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  • Printing the Middle Ages
  • Alexandra Gillespie (bio)
Siân Echard . Printing the Middle Ages. University of Pennsylvania Press. 2008. 336. $65.00

Toronto book historian Scott Schofield recently published an article in the Halcyon on a fascinating book in the University of Toronto's Thomas Fisher Rare Book Library. It is a 1554 edition of John Gower's poem Confessio Amantis, which was written more than 150 years earlier. The book is interesting for the part it played in the formation of the English literary canon; in the post-medieval transmission of medieval literature; and in the rise of commercial book production in England after the advent of print. But as Schofield points out, the book has other stories to tell. For example, it contains - handwritten in a seventeenth-century hand on flyleaves - elaborate genealogies for Gower. The clergyman who added these family trees takes pains to show that the medieval poet was a member of the aristocratic family of Gower from Sittenham, Yorkshire. Schofield cites Siân Echard's Printing the Middle Ages to explain how the noble Levenson-Gowers laid claim to the poet between the mid-seventeenth and nineteenth centuries: by gathering his manuscripts, by attracting dedicated copies and studies of his work, and by arranging a Roxburghe Club edition of Confessio Amantis in 1818. It turns out John Gower was not from Yorkshire - but the faux family history was in place, a confection not of blood ties but of medieval books.

It is the strength of Echard's 2008 study that it makes such good sense of artifacts like the Fisher's 1554 Gower. Echard devotes a whole chapter to the reception of Gower's works in print, from Caxton's to those of the Medieval Institute in present-day Kalamazoo. Her focus in this chapter, however, is a medieval manuscript: the trilingual 'Trentham' copy of [End Page 337] Gower's poems, British Library Add. MS 59496. The Earls Gower of the 1700s focused much interest and activity upon this book, and Echard argues persuasively for the far-reaching impact of its scribal forms in an age of print. It was from a transcription of Trentham made for the second Earl Gower (1736-1810) that a future Earl (1786-1861) had the Roxburghe Club edition set. That edition's stress on Gower's English poems at the expense of his French and Latin work still influences editors and scholars today, Echard suggests.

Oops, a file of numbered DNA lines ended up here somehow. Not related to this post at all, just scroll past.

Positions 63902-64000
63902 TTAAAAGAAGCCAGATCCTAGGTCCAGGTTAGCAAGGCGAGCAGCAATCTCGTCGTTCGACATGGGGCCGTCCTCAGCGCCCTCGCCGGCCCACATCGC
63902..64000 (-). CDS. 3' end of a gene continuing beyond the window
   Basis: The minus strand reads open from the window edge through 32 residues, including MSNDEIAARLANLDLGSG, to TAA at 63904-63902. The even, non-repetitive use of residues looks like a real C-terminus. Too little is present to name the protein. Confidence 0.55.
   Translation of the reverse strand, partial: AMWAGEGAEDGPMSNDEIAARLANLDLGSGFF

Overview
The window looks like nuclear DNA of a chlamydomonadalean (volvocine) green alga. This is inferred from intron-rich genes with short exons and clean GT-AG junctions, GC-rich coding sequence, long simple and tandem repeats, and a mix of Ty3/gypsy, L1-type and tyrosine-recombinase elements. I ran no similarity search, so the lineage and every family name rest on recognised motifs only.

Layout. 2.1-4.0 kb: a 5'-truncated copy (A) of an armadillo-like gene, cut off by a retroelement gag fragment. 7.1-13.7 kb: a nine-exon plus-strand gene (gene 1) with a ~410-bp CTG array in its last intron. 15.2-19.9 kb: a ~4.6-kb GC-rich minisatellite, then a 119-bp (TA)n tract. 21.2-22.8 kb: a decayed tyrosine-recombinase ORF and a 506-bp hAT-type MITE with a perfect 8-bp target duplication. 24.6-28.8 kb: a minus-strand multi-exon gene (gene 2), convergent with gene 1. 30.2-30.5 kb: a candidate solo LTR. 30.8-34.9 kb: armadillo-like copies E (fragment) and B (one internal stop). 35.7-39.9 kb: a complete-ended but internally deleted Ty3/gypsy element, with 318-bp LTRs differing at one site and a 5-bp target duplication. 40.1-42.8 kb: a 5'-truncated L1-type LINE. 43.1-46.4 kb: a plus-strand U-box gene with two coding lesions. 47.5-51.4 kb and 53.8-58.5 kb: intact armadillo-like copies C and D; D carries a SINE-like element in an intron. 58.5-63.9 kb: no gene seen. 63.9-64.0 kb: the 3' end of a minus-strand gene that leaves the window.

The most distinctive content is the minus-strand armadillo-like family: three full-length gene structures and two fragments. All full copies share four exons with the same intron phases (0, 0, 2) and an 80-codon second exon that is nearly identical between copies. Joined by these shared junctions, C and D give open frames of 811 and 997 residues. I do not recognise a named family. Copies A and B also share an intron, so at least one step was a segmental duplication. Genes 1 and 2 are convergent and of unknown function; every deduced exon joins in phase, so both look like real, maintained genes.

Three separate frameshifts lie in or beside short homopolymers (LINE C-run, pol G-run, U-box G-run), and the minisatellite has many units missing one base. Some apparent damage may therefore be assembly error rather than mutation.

Printing the Middle Ages is built from just such meticulously researched and engaging case studies, and it promises to stimulate further work from a great many book historians. In printing medieval texts, Echard argues, book producers from early to modern times have sought to recreate what theorist Walter Benjamin calls 'aura': the trace of the originary. In Benjamin's account of pre-modern culture, the origin is God, or at a pinch the author. From Echard's invigorating perspective, the aura of a printed medieval text is what remains - or what is made to seem as if it remains - of the medieval object itself. Echard is interested in the 'impulse to facsimile' evident in the modern history of medieval English literature. She writes about the 'mark of the medieval' in printed books' fonts, layouts, and in later additions such as the Gower genealogy. She also identifies this 'mark' with centuries of antiquarian and scholarly writing about the Middle Ages, which constitute another kind of 'printing' of the medieval past.

Echard's first chapter deals with antiquarian treatment of Old English, especially that of the influential Elizabethan circle of Archbishop Matthew Parker and the printers (and scribes and punch-cutters) who enabled Parker and his men to produce the first printed Anglo-Saxon texts, using the earliest Anglo-Saxon type. The inaccessible but authentic 'letters' of early English Christian texts were as important to these Protestant reformers as were their accessible translations of 'darke' Anglo-Saxon 'speech' (27).

A chapter on the divergent printed histories of the romances of Guy of Warwick and Bevis of Hampton follows and encompasses everything from woodcut illustrations of the earliest editions to a 1784 engraving of an illustrated medieval drinking bowl. After her chapter on Gower is...


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